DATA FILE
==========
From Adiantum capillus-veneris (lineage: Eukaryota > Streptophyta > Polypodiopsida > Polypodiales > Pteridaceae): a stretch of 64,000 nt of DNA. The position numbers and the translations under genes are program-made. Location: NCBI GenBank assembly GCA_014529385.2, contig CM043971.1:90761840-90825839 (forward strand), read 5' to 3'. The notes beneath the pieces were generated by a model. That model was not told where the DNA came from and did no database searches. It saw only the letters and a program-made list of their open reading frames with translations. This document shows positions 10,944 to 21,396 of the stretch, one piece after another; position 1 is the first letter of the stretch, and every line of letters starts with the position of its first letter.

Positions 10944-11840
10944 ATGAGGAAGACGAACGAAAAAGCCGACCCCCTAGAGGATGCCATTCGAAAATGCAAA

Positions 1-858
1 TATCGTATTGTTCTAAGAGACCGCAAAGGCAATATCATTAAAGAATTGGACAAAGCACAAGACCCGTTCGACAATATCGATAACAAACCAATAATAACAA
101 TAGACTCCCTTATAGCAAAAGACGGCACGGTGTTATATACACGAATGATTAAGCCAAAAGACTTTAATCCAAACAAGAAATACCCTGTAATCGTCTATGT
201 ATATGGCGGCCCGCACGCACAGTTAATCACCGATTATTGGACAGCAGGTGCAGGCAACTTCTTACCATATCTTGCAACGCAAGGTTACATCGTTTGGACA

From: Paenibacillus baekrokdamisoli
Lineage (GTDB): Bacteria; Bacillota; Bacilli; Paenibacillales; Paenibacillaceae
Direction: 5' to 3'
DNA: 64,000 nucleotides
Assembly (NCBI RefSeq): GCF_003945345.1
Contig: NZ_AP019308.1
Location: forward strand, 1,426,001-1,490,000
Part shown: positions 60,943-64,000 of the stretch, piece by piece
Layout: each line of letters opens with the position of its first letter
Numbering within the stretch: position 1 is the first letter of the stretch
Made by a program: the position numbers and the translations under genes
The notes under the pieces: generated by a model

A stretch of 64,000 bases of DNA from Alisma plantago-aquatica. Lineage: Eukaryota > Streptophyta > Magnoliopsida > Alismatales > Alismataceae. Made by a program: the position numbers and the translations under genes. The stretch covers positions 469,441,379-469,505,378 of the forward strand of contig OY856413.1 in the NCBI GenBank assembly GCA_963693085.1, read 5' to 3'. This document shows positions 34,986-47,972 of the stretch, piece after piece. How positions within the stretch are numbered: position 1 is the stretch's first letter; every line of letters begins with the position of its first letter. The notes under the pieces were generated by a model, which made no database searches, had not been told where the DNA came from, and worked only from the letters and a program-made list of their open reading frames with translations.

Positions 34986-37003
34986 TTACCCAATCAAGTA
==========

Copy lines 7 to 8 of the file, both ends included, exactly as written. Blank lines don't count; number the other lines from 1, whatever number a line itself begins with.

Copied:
201 ATATGGCGGCCCGCACGCACAGTTAATCACCGATTATTGGACAGCAGGTGCAGGCAACTTCTTACCATATCTTGCAACGCAAGGTTACATCGTTTGGACA

From: Paenibacillus baekrokdamisoli